Growing up, I knew that I was different from other girls. I wasn’t really interested in dolls or playing dress up. The games that I liked to play as a young child were very physical; chasing, jumping, wrestling. If I played pretend, I was never a princess, but a knight fighting “evil”. As I grew up, I drew further from that play style and delved into the world of video games, roleplaying, the computer; and when it came to spending time with friends I didn’t gossip or feed off of drama, I found more comfort among the boys, laughing and joking and general goof-off-ery. I remember many happy times when I would attend Renaissance Fairs with my dad, and when I showed interest in the archery tournaments they held he bought me my very own longbow and took me to an archery range to practice.
Of course, these were feelings and experiences I couldn’t share with my peers. I remember going through middle school without ever really opening up to my friends. High school was a disaster for me. I didn’t fit in anywhere. The girls would mock and ridicule me if I ever shared my interests, and the boys would at first be shocked, and then I would get a very condescending confrontation. What games did I play? If I couldn’t name a certain number, then I wasn’t really into them. If I met this first test, then it was a matter of not being as good as them, because I was a girl.
I was often teased by the girls, called hateful things such as “dyke”, “whore”, “seducer”, “siren”. To them, it was as if I was simply pretending to be something I wasn’t to “get with” guys. There was a group of girls in particular, from my high school days, who when passing me in the hall would purposefully slam into me, push me into a nearby guy, and attempt to trip me up in the throng of angsty teens. The boys also assumed that I was easy. When I did not return their attempts at flirtation, they made fun of my outward appearance, calling me various synonyms of “fat”, “beaver”, “slut”. One boy actually got my number when I was giving it to a friend and called me several times, leaving very hateful and crude voicemails on my phone.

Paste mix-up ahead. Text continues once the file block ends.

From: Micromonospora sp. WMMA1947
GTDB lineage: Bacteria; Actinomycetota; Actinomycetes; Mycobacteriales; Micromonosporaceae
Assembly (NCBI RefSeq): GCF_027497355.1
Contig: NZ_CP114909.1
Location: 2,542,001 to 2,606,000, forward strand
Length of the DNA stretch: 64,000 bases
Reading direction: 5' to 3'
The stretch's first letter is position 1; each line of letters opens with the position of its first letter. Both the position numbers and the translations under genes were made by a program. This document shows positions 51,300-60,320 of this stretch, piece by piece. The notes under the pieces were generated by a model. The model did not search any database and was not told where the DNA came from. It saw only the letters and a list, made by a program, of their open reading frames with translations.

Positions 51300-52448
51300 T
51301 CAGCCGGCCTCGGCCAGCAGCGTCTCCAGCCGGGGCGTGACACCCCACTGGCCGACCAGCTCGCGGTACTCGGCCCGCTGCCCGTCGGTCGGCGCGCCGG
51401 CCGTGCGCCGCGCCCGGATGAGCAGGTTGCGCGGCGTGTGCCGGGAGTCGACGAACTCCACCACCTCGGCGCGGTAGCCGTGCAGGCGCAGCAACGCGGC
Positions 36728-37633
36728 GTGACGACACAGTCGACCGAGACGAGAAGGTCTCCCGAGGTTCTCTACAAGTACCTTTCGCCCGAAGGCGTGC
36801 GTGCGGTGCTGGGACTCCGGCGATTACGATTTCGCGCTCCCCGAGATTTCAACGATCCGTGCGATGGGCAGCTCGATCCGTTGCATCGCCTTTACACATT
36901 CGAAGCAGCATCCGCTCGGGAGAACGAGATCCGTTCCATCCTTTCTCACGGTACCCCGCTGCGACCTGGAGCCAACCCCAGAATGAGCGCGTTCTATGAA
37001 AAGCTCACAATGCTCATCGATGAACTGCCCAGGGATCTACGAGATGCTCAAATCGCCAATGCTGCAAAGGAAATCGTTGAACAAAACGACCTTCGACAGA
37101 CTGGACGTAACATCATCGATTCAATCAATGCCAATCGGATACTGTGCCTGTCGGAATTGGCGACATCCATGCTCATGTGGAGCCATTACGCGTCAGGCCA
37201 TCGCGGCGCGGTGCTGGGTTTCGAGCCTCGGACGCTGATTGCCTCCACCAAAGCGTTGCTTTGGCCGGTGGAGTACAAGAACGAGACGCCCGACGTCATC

Life was… frustrating.
It is even more frustrating, being out of that cesspool of nonacceptance for more than half a decade, seeing the same struggles that I went through socially repeating time and time again. To this day, with the rampant overtaking of the internet influencing the way society runs and the way that information is shared, parents, teachers, peers, and the media is still pressuring the young and impressionable into conforming to their “roles” based solely on their gender. Growing up, I often thought that I had to be the only one, an anomaly on a grander scale of stereotypes. This was one of the things that fueled my addiction with MMORPGs (Massively Multiplayer Online Roleplaying Games). There in that world of fantasy, I was able to find like-minded people and I didn’t have the social pressure to act “like a girl”. It was all text-based for a while, and I could have been anyone.
Today, I work in retail. I am constantly witnessing aggressive enforcement of these gender roles; “Put that movie back it’s for girls!”, “Why do you want that Captain America toy? Wouldn’t you rather have this My Little Pony one?” When parents pressure their children into conforming to such silly standards, set only on them by their parents and their culture, you are doing far more harm than good.